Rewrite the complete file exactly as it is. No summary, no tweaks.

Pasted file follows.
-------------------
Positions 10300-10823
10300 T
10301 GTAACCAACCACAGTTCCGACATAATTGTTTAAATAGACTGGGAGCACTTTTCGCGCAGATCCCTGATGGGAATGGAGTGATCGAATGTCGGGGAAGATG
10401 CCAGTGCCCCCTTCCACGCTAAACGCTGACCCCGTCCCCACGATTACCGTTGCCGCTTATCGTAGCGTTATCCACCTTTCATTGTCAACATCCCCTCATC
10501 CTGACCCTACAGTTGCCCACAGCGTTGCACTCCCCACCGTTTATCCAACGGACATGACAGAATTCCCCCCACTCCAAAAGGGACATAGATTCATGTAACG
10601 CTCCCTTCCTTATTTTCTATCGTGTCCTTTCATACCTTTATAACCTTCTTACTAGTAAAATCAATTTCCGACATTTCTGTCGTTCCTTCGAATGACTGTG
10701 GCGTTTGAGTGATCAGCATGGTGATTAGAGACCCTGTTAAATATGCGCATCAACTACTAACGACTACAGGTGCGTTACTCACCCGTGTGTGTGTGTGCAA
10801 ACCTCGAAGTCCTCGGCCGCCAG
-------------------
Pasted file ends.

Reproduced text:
Positions 10300-10823
10300 T
10301 GTAACCAACCACAGTTCCGACATAATTGTTTAAATAGACTGGGAGCACTTTTCGCGCAGATCCCTGATGGGAATGGAGTGATCGAATGTCGGGGAAGATG
10401 CCAGTGCCCCCTTCCACGCTAAACGCTGACCCCGTCCCCACGATTACCGTTGCCGCTTATCGTAGCGTTATCCACCTTTCATTGTCAACATCCCCTCATC
10501 CTGACCCTACAGTTGCCCACAGCGTTGCACTCCCCACCGTTTATCCAACGGACATGACAGAATTCCCCCCACTCCAAAAGGGACATAGATTCATGTAACG
10601 CTCCCTTCCTTATTTTCTATCGTGTCCTTTCATACCTTTATAACCTTCTTACTAGTAAAATCAATTTCCGACATTTCTGTCGTTCCTTCGAATGACTGTG
10701 GCGTTTGAGTGATCAGCATGGTGATTAGAGACCCTGTTAAATATGCGCATCAACTACTAACGACTACAGGTGCGTTACTCACCCGTGTGTGTGTGTGCAA
10801 ACCTCGAAGTCCTCGGCCGCCAG